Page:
The episode lost me within the first few minutes because of the factual, cultural and historical inaccuracies that could have been avoided by spending just a few minutes on Wikipedia. Frankly, this is something that happens all the time in entertainment, but that doesn’t make it right. The “Peruvian jungle” looks like northern Mexico with some added ferns; the supposedly “Incan” temple is a textbook Aztec pyramid with what looks like a Mayan head above the entrance and petroglyphs on the walls. The temple is supposedly “at least five hundred years old“, something that’s meant to be impressive. In a way, it is, since there wasn’t much Incan construction going on around the time, what with being decimated by European plagues and conquered by the Spanish. So I guess it’s impressive that the Incans got together with some architects from the already-conquered Aztec empire to create a museum of Mayan artifacts. And that somehow they included an exhibit by fifteen-hundred year old Nazis.

Oh, and let’s warn the locals about the ancient Nazi device, since they’re dealing with anti-mining rebels armed with AK-47s (though in real life, they’re more like protesters with signs) and Shining Path guerrillas (which were a thing in the 90’s, but these days, notsomuch). The Peruvian Military Police show up with terrible accents, and cacao from a secret valley. Usually, I’m less of a stickler than some, but piling on this much inaccurate and misguided detail just made me want to scream at the TV in the first fifteen minutes.

Me, too, Comandante. Me, too. [via: Paper Droids]

Me, too, Comandante. Me, too. [via: Paper Droids]

The team’s erstwhile Peruvian Military Police allies turn out to be totally corrupt and willing to kill to get their hands on the ancient Nazi laser cannon thing for… reasons? To keep its anti-capitalist civilians in line, perhaps? There is also some fairly egregious physics and materials science tomfoolery at the climax of the episode, but I’m chalking it up to super S.H.I.E.L.D. tech, where planes fly somewhere near the vacuum of space and life rafts are made from some kind of adamantium-laced polymer. (I’d like my No-Prize now, please.)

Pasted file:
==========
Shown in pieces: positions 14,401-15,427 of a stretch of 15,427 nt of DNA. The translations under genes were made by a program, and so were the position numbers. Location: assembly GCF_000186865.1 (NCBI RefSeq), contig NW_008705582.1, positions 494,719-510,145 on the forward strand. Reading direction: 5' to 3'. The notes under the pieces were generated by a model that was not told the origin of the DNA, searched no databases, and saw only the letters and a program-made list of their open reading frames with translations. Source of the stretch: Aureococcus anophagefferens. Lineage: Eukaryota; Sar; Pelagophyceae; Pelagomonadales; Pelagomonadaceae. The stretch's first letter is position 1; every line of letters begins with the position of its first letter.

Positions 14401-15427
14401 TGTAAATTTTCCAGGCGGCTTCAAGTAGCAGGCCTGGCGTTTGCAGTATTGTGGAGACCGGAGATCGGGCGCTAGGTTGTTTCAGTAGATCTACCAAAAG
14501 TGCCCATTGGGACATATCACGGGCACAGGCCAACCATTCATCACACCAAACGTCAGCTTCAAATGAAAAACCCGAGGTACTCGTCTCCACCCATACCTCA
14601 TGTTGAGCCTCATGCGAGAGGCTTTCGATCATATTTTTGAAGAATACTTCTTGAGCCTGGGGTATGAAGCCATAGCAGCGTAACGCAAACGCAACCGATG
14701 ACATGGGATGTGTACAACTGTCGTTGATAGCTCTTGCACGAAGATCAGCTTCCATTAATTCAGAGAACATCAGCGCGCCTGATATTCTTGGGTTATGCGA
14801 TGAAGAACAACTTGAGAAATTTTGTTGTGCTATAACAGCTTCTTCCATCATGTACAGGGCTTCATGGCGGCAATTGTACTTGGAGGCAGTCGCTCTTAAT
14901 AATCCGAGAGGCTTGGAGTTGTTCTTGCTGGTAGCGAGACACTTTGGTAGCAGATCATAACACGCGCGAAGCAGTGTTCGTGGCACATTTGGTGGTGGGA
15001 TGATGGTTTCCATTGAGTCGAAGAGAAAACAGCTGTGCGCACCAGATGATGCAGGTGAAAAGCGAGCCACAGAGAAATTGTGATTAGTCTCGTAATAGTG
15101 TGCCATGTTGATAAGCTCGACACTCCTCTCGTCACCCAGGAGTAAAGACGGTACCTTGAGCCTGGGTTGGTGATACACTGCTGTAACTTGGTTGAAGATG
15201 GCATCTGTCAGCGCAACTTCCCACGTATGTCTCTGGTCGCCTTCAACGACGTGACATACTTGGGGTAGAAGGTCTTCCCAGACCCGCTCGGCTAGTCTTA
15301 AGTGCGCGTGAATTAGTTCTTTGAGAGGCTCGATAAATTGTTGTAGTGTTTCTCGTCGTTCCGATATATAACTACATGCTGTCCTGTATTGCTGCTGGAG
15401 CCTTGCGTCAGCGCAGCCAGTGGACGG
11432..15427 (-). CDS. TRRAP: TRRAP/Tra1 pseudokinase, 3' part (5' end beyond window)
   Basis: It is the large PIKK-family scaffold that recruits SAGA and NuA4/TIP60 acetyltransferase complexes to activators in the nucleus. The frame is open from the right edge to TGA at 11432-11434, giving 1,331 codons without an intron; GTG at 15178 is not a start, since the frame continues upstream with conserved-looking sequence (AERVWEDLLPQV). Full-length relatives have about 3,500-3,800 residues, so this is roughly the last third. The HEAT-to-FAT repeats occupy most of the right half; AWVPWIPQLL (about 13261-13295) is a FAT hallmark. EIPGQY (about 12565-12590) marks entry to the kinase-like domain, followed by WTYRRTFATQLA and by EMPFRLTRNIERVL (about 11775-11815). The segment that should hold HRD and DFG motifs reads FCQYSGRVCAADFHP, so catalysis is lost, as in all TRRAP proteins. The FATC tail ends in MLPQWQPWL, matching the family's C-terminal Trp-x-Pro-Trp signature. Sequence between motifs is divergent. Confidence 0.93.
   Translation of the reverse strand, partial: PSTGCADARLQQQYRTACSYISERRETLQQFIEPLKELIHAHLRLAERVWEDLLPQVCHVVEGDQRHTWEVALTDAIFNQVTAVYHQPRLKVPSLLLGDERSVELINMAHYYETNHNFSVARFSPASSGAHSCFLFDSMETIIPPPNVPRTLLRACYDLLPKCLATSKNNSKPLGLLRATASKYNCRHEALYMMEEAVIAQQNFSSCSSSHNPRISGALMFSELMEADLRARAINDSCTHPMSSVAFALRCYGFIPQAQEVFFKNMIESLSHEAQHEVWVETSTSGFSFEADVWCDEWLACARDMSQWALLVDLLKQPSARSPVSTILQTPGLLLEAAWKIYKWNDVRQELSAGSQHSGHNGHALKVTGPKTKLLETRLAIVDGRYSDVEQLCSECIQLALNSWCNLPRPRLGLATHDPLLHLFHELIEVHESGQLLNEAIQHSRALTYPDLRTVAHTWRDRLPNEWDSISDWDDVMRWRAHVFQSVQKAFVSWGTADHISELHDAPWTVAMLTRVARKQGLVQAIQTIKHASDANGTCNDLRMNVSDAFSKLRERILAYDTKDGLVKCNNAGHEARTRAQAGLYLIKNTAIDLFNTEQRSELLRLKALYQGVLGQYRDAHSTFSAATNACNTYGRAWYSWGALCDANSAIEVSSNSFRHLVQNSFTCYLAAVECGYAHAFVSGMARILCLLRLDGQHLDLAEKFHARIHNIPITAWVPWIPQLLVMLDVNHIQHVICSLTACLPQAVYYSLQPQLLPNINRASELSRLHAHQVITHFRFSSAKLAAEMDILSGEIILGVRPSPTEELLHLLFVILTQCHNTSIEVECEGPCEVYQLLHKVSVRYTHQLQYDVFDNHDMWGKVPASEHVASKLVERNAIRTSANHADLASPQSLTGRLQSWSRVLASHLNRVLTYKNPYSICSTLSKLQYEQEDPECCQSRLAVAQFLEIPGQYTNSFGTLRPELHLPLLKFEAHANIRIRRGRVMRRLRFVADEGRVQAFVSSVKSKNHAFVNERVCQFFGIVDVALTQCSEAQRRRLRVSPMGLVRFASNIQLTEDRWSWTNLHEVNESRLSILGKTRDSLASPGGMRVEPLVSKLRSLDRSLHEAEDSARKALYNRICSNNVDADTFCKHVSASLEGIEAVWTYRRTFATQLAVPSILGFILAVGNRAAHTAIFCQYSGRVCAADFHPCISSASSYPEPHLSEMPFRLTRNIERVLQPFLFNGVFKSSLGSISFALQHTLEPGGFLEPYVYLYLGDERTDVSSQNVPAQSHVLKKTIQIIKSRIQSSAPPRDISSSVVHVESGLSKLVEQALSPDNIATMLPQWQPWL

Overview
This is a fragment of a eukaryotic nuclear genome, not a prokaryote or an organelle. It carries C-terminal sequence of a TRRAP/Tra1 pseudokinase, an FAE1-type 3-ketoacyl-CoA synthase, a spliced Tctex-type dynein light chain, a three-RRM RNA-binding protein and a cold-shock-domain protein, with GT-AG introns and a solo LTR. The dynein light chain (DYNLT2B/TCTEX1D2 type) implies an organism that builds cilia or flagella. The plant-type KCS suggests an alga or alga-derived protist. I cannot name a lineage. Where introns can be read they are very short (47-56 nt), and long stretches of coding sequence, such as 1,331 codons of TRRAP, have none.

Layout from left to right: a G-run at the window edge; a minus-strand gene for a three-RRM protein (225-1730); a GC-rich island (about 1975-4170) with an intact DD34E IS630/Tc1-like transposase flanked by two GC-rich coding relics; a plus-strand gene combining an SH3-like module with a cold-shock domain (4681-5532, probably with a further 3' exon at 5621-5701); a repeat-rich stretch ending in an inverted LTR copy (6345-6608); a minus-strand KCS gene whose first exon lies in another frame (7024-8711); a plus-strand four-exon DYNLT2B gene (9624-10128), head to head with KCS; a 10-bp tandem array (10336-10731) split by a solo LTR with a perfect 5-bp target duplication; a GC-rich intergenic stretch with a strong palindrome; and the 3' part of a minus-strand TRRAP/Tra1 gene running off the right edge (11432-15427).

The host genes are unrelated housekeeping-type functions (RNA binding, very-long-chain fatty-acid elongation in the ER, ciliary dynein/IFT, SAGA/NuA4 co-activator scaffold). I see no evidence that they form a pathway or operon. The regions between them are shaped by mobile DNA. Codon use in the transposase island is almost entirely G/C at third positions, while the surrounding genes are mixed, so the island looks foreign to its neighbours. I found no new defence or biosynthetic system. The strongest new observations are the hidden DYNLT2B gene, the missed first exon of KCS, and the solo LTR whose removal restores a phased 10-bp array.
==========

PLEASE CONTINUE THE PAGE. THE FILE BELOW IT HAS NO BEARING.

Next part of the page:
I rewatched the episode while writing down my thoughts, hoping to find something I liked. There is a little bit of character building for the call-to-action refusing veteran Agent Melinda May. (Coulson found her working in the Red Tape Department in episode one, but she used to be known as “The Cavalry”, as in, who you call when things go wrong.) Skye still saves the day, but at least has the good grace not to do much else. Beyond that, there is nothing about this episode that is in any way likable. “0-8-4” is a terrible episode, not because it’s borderline racist, but because it’s actively careless. Things do get a bit better with episode 3, The Asset, and we’ll look at it on Monday. Too bad the title seems to refer to both the Problem-of-the-Week, and freakin’ Skye. Oh well, can’t win them all.

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1 Response to Agents of S.H.I.E.L.D. Need to Go Back to the Academy

  1. miladyelfn says:

    Thank you! I have been trying really hard to keep watching this show (if it wasn’t for Clark Gregg and Ming-Na, I’d already be gone!). WTH? Please get rid of the annoying kid brigade, starting with the Skye character and Agent Whats-his-face (who cares!). The FitzSimmons might be tolerable in (very) small doses. I can’t think of two characters that annoy me more than the first two on TV in a long time…maybe since Dawn at least.